Religion comes down to a way of life amidst destructive forces in this world. It is about real life right in the here and now. It is serious challenge in the world to show mercy and remain uncorrupted by the world. There is a way of life in the world, and there is a way of death. Whereever human love and liberty and hope and purpose are being crushed the power of death is at work. Wherever human love and liberty and hope and purpose are being renewed and upheld, the power of life is at work. We believe in the God who works life out of death, who brings hope out of hopelessness, and who brings it in the here and now, in the flesh and blood Jesus shared out lot in life, to blaze a trial of life amidst a world of death, to cut out a path of hope in a forest of hopelessness.
But, even though Jesus cleared this trail of life for us, we, in the church have so often never walked on it. Its like he layed down his life to make a way for us, and we said: “We believe that you did that,” and somehow thought that belief was all that was required of us. I can almost hear Jesus saying: “Do you think I did what I did so you would believe in me and celebrate me?” Do you really think I care if anyone believes in me? All I wanted, ever wanted is for all of you to find the way to life, the way out of death, to way out of hatred, and hopelessness to a good land of love and peace and purpose and hope. I didn’t go through all of that so that you would gather in pretty buildings and say pretty prayers and sing pretty songs and say you believe in me, and say how great I am . The way from death to life is a real way, a real walk, a real struggle. You can’t believe your way through the woods; you’ve got to walk. You can’t sing your way to the good and broad land; you’ve got to climb the way of faith. There are people walking way ahead of you, approaching the powerful and good land of life. And, many of them don’t even know the songs of the church yet; they don’t even know that I am the one who blazed the trial. But, they have a taste for life, and a hatred for sin and death. And, they are on the way. When they get there, they will know me by name; they will know the one they honored without knowing exactly why. And, then, o yes, we will sing those praises, praises of joy to our great God, our gracious creator.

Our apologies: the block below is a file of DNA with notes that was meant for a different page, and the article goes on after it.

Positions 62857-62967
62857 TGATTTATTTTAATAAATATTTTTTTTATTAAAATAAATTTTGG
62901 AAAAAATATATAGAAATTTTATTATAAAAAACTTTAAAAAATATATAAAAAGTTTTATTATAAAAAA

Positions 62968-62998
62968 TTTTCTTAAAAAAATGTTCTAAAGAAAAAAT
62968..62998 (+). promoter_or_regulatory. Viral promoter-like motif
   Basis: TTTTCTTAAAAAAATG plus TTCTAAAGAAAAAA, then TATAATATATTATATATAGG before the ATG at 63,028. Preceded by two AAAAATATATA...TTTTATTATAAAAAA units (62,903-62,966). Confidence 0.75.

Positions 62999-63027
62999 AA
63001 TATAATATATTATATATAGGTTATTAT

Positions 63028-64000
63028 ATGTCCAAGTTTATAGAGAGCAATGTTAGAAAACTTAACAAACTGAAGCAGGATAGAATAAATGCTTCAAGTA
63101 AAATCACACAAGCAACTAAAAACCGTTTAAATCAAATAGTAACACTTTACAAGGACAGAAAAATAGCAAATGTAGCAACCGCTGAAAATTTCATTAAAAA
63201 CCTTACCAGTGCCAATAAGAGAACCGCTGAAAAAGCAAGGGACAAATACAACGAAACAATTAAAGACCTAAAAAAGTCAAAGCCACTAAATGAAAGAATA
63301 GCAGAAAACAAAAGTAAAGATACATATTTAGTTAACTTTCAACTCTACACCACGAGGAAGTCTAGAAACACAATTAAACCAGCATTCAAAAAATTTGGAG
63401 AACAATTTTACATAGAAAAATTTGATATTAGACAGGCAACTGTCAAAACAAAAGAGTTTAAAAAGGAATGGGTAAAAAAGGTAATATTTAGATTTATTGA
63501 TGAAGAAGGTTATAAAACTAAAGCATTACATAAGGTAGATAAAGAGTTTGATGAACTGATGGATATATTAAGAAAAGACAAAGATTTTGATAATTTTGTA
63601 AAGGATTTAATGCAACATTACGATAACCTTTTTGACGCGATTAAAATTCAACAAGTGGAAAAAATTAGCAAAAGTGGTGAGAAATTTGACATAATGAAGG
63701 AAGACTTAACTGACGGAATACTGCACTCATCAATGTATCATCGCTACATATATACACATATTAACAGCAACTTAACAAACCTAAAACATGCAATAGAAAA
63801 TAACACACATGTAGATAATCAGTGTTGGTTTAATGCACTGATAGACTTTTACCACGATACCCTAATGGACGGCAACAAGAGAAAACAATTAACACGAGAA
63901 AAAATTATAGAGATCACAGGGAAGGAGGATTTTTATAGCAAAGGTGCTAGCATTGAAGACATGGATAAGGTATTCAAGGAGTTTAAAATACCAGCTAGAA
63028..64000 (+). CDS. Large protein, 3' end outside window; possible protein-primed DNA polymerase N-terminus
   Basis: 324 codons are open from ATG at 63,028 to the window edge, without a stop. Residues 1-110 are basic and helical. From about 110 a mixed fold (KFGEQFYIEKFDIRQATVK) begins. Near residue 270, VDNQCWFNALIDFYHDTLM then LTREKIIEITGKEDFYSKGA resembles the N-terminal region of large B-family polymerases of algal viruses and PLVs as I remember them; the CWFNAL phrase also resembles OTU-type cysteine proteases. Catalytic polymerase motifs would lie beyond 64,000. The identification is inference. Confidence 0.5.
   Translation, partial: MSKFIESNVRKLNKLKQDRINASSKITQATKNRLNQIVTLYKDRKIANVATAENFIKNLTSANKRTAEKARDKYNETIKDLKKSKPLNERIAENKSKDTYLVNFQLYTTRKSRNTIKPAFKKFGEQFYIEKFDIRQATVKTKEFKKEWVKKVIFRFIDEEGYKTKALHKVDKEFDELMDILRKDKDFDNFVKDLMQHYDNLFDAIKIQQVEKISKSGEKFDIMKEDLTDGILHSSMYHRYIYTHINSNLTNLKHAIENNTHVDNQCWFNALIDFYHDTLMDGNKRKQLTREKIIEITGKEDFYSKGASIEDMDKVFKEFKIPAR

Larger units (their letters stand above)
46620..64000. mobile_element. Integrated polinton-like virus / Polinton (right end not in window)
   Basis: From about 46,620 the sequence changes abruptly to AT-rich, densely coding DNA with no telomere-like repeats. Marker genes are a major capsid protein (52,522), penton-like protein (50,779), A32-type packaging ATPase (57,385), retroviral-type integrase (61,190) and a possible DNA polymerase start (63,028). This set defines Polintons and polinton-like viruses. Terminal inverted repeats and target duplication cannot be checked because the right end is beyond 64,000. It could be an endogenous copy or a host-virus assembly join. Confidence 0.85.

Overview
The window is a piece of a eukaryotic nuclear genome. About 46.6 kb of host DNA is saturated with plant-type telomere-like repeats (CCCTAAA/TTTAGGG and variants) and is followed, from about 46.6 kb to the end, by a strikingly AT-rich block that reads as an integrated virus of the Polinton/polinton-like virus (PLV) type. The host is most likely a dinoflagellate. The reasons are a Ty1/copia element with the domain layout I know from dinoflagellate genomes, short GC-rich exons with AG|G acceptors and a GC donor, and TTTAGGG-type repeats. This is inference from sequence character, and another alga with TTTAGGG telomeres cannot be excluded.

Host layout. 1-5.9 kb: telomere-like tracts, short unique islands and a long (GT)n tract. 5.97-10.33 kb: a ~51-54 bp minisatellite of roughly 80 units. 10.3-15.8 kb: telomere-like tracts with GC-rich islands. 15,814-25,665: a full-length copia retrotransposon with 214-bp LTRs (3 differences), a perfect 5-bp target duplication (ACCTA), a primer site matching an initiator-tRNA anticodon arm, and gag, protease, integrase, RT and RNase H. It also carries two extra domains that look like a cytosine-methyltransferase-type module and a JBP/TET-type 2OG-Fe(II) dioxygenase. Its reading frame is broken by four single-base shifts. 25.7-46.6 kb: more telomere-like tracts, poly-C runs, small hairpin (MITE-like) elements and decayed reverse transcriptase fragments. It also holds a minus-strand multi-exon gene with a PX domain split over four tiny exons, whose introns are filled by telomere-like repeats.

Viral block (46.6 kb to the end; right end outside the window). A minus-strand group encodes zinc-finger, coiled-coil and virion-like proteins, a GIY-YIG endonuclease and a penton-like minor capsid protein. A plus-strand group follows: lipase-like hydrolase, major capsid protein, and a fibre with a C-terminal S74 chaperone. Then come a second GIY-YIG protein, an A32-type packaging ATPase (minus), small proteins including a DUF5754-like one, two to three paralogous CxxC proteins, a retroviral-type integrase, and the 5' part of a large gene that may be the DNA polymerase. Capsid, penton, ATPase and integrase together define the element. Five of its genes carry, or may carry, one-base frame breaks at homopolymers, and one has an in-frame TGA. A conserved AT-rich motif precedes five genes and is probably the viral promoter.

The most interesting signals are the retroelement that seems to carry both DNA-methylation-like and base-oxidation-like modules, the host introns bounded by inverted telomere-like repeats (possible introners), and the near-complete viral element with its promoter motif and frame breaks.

But, I don’t want to shut down before I bring it down even more clearly. James brought it right down to where we could touch it, taste it, even feel what he was saying.